We argue jazz. I map a connection direct from intuition to expression without the filtering of intellect or literal articulacy. Steve says no, musicians - like everyone else, rely on an accumulation of technique and phrases they randomly permutate on whim or inspiration. We're both right. On a sliding scale from one extreme to the other. Sometimes within the same musician. Sometimes within the space of a single phrase of breath. During the mid-to-late 1940's, using only an alto sax - a metal pipe / with keys to him', Charlie Bird Parker created a spontaneous warp-speed fluidity that derailed all jazz since, yet his mission-statement claims he was merely looking for the 'pretty notes'. While - incidentally, a mission that wordlessly achieves what poetry aspires to, but never comes dose, 'so that what he thought and played / was instantaneous'. An (in)articulate speech of the heart. Via the gut. Harmonies in the head. Sonics that bend spacetime. On the Dial record-label. In 'Anthropology'. 'Ornithology1. On The West Coast. On 52nd Street. With Dizzy Gillespie. In Paris. In the Yardbird Suite. On Verve. With Strings. He introduces an architecture of strange voices new to jazz by playing anthems for fleeting moments. Celebrations of the dispossessed. His saxophone is 'moist, / warm like the human voice, / yet also it is cool / supremely logical', breaking out beyond the diatonic-scale using complex harmonic changes, grace notes and an obliquely accented relationship to the beat, into a chromaticism that seems angular and unsettling to ears of the day, yet has a nightmarish beauty of infinite elasticity. Where squares hear only cacophony, hipsters peak with epiphany. 'Music is a game / private, intimate / individual, yet / a conversation with / each person in the crowd'. Beat-writers try to catch those Bop cadences with a kind of free-scat jazzetry, tracing Bird improvisations by distorting vocabulary into a deliberately disconnected dance of cracked syllables. Even Charlie Watts - Rolling Stones' drummer, and no mean jazz-slouch, writes his own 'ODE TO A HIGH-FLYING BIRD' in percussive stanzas. While Ross Russell's biog 'BIRD LIVES' remains essential. And coming later, Martin Gray acknowledges its 'infectious enthusiasm', but while developing his own verse-biography form (through earlier shots at Modigliani and Pollock), he ducks any attempt at catching Bird's sound, with no attempted mood-enhancing through experimental typography or Wow-mad incendiary ruptured texts to give his words flight, preferring technically well-researched fact-oids line-cut into narrative chapters interspersed with etched-sketches, middle-eights and a useful glossary-of-terms cadenza ('appoggiatura', dig, fix, cat, horse, lick, tea/grass, gruppetto). In fact, he deliberately chooses the neglected iambic trimeter and syncopated hexameter, a regular - and predictable sliced-text form. Yet one uniquely suited to the re-telling of anecdotes, myths, one-liners, and reported-conversation speech-patterns, and he uses this dramatic directness to its full potential. His is a narrative that prefers an anatomical scalpel-exactness - 'Bird's little finger was long as the others were', located more to Steve's cool technique than my hyper-physical extemporisation. Charlie Mingus called Parker King Spook'. And Bird - Yardbird, was a Goof Demigod, a human contradiction, as capable of selfless generosity - with no concept of value, as he was of pawning a borrowed sax to raise drug-dollars. Whatever, he accelerated, revolutionised and evolved tonal possibilities through immaculately stoned flesh, vomit, sadistic games with heroin, syringes, sex, food and piss. Until, with references outside of jazz - to Debussy, Toscanini, Varese, Heinrich Heine and elsewhere, Martin Gray finally talks of Bird talking of working with Hindemith, or Yehudi Menuhin, while he was too juiced to even play the horn that was his last true friend. Feeling 'what men at war must feel, / a love tinged with despair... his stellar music gifts / disrupted by his need / to tamper with his flesh... till drink and drugs combined / to quiet his instrument'. The dissonance of speeding highways. Kinetic galaxies spattering. He made it cerebral by smashing it. Poets envy it. Dream of doing the same. But must always fail. Wow's The Time...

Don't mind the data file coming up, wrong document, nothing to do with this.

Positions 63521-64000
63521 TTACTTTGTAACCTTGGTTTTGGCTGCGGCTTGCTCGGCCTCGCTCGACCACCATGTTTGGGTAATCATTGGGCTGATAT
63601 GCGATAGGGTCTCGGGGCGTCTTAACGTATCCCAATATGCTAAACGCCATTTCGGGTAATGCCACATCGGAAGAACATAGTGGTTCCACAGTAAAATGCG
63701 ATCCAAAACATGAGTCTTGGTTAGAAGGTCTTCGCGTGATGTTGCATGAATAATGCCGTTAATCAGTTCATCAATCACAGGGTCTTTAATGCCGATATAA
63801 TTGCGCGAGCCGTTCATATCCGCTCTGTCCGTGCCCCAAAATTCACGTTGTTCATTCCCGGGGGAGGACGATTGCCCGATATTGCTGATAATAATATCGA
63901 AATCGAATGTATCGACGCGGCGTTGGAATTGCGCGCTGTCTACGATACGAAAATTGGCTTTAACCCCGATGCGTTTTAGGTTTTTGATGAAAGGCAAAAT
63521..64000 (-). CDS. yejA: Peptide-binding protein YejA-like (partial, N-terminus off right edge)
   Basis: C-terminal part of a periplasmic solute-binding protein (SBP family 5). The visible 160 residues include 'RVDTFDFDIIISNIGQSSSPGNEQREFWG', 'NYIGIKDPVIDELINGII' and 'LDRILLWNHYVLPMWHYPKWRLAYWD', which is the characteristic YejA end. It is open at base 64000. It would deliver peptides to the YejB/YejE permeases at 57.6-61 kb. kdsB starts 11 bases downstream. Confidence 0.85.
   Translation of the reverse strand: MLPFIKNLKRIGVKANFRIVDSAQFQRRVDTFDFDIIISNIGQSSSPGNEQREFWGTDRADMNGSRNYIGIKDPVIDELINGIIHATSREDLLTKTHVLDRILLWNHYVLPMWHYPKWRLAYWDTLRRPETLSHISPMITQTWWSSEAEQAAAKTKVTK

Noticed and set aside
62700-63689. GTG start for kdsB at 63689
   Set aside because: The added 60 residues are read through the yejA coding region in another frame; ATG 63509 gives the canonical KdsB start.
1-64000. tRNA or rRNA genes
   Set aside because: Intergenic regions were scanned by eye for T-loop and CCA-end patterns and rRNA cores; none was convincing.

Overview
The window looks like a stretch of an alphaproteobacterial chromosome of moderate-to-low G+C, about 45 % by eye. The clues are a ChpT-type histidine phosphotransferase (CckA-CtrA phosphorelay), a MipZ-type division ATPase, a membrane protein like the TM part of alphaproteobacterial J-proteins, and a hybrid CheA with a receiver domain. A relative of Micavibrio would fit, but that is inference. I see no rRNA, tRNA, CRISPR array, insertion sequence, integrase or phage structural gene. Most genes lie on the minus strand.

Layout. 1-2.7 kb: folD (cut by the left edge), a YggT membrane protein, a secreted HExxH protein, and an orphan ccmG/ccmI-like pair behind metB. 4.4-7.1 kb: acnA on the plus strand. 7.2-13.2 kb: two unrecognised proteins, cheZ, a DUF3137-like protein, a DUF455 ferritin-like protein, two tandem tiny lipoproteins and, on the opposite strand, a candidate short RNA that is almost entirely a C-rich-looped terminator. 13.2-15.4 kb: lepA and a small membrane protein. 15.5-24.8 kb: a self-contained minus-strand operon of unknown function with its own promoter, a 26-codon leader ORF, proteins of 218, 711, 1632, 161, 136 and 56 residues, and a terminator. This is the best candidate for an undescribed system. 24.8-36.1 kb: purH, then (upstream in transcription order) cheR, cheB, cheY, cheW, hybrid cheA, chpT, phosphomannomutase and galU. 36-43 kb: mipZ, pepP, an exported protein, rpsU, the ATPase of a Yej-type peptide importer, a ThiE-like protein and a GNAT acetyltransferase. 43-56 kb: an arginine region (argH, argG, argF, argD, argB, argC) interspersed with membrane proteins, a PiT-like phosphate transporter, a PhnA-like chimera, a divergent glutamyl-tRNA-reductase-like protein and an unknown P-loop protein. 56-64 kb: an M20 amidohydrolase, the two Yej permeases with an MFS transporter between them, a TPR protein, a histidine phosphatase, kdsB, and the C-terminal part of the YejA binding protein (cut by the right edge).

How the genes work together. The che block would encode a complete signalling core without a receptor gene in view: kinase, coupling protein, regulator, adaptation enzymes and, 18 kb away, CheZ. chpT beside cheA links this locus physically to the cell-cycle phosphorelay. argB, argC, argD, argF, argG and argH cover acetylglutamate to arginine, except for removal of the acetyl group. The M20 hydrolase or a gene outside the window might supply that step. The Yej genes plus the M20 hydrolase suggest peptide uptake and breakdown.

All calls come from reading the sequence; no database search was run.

JAZZ ETC. by John Murray Flambard Press. £8.99 ISBN 1 873226 62 4